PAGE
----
What Causes Overpronation?
Folks with flatter feet tend to have highly flexible arches, which are more likely to flatten too much. This is known as overpronation. In this case, the foot provides plenty of its own cushioning but does not retain enough of its own structure, so other parts of the leg, such as the medial tibialis (the "shin splint" muscle) and the knee, try to pick up the job of providing support. They aren't designed for this, and when they are overworked, they send pain signals indicating they can't keep doing the extra labor.
Conversely, people with high arches often have inflexible feet which limit the amount of natural motion the foot undergoes as it lands. These people don't get much natural shock absorption in the foot, and the ground forces will once again travel farther up the leg looking for a place to be absorbed, often in the shins, knees or elsewhere. However, not everyone with flat feet overpronate, and those with high arches may also experience excessive inward ankle rolling due to instability in the muscles of the lower leg.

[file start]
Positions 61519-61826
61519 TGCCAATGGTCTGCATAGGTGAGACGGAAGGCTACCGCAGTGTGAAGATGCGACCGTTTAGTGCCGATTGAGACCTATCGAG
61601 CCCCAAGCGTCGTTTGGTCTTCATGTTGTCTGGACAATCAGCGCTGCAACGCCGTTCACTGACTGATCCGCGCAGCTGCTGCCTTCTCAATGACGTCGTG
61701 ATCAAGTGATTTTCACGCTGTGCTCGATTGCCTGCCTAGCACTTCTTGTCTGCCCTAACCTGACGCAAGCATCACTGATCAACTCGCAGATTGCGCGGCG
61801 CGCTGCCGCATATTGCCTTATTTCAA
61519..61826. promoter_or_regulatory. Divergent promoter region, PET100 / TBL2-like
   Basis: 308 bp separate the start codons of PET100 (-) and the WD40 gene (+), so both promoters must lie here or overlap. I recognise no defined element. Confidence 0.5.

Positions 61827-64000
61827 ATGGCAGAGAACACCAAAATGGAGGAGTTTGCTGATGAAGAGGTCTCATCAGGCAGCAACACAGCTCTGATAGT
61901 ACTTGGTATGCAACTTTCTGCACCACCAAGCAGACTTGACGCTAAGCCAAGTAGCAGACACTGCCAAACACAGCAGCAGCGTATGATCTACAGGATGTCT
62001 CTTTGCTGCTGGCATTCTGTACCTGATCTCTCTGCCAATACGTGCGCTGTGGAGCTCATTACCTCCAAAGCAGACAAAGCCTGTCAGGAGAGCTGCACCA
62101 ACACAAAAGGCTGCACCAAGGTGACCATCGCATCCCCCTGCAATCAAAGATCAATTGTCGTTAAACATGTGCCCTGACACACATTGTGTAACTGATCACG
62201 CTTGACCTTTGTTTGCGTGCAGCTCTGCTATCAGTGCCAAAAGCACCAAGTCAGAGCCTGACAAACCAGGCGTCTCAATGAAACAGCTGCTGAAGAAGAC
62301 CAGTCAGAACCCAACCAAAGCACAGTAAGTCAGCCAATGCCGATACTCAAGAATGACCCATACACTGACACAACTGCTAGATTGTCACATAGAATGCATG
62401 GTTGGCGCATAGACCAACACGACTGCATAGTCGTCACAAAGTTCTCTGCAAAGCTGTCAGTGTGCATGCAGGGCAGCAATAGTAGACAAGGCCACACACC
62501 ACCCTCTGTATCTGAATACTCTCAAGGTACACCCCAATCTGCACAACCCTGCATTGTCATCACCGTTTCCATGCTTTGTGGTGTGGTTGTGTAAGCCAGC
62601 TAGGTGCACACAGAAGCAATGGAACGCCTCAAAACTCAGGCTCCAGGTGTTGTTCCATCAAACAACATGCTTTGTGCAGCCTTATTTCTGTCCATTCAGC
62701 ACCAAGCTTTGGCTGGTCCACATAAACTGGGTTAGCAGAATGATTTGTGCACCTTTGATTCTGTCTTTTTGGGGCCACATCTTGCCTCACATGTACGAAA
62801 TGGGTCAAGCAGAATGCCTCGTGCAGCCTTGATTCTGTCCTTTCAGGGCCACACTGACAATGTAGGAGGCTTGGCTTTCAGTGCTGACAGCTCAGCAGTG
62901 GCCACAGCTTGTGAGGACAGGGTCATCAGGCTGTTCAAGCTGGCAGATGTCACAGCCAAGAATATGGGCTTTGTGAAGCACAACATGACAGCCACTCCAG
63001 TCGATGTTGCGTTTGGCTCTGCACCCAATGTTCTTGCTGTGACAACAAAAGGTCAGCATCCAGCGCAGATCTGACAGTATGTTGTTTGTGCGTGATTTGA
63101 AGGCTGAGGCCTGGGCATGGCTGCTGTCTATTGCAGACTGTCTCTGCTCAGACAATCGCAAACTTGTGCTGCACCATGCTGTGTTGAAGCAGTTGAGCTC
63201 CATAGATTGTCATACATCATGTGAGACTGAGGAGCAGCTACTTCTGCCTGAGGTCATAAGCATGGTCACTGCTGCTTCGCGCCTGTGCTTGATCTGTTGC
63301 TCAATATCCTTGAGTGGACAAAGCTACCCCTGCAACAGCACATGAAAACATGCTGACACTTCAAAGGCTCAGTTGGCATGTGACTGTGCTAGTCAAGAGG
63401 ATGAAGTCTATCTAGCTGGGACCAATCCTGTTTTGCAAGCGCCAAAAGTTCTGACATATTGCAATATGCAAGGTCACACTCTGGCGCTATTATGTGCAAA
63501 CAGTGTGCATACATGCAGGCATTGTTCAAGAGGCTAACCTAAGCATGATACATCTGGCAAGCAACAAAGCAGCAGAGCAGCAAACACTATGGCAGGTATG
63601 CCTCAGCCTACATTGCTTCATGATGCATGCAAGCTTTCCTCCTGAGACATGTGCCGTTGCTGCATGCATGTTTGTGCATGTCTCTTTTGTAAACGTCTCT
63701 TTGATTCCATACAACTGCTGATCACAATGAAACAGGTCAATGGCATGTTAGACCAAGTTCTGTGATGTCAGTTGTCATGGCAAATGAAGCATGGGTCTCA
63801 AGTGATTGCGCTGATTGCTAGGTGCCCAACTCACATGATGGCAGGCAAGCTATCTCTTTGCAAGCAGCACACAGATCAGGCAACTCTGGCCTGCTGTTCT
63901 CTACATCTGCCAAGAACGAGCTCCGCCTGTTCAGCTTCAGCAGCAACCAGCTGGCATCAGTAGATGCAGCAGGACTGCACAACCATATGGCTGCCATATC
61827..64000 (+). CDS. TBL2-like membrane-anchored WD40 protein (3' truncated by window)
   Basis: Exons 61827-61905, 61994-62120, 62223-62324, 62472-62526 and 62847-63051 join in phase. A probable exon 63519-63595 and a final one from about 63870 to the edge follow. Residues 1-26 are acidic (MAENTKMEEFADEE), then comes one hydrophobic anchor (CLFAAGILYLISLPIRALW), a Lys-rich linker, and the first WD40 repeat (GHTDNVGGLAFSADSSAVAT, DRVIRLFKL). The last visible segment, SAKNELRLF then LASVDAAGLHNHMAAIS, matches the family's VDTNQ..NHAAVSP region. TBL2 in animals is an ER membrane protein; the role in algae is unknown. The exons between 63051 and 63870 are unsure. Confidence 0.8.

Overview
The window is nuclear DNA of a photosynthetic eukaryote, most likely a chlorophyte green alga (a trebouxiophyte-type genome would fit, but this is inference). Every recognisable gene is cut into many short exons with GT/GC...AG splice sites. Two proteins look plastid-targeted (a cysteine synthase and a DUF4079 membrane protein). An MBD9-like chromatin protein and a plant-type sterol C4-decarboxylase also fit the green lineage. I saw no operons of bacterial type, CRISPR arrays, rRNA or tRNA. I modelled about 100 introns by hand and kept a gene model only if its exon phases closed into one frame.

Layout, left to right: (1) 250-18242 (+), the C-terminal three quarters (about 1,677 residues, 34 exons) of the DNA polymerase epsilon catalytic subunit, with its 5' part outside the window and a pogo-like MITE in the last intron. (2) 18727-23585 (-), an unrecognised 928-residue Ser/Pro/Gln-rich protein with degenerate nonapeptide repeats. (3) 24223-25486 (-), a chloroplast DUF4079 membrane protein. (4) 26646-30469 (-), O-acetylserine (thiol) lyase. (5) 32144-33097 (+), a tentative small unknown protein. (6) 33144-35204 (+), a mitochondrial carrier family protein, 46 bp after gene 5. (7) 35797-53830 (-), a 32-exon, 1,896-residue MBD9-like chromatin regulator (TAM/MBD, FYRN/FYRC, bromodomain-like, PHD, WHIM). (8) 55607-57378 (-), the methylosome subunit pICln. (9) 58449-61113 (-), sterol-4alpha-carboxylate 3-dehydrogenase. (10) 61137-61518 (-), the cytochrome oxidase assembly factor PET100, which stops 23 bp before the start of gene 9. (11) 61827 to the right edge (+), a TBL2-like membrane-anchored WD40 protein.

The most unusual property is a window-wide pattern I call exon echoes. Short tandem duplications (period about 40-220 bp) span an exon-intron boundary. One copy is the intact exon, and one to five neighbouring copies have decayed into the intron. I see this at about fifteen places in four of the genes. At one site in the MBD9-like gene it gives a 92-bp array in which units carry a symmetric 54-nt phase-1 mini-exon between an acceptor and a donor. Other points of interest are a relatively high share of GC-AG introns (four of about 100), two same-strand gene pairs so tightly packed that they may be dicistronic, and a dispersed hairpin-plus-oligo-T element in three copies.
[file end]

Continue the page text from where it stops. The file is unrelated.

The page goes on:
Just as the structure of the foot can contribute to overpronation, so can poor stride mechanics. Heel striking, leading with your legs, a slow/long stride, or pushing off with the toes can cause excessive motion in the foot.
I've see a lot of runners who've been told that their particular condition is a result of overpronation. Usually, they've had some form of a "postural or gait analysis" done by a coach, trainer or healthcare professional, or at a running store. They are typically fitted with stability shoes, off-the-shelf orthotics or costume-made orthotics; the general intention being to prevent excessive pronation of the foot.
Although this is needed in some cases, it should not be done in each and every case when a runner's foot seems to over pronate. Doing so can and often does result in one symptom going away and another, usually a more complicated one, developing elsewhere.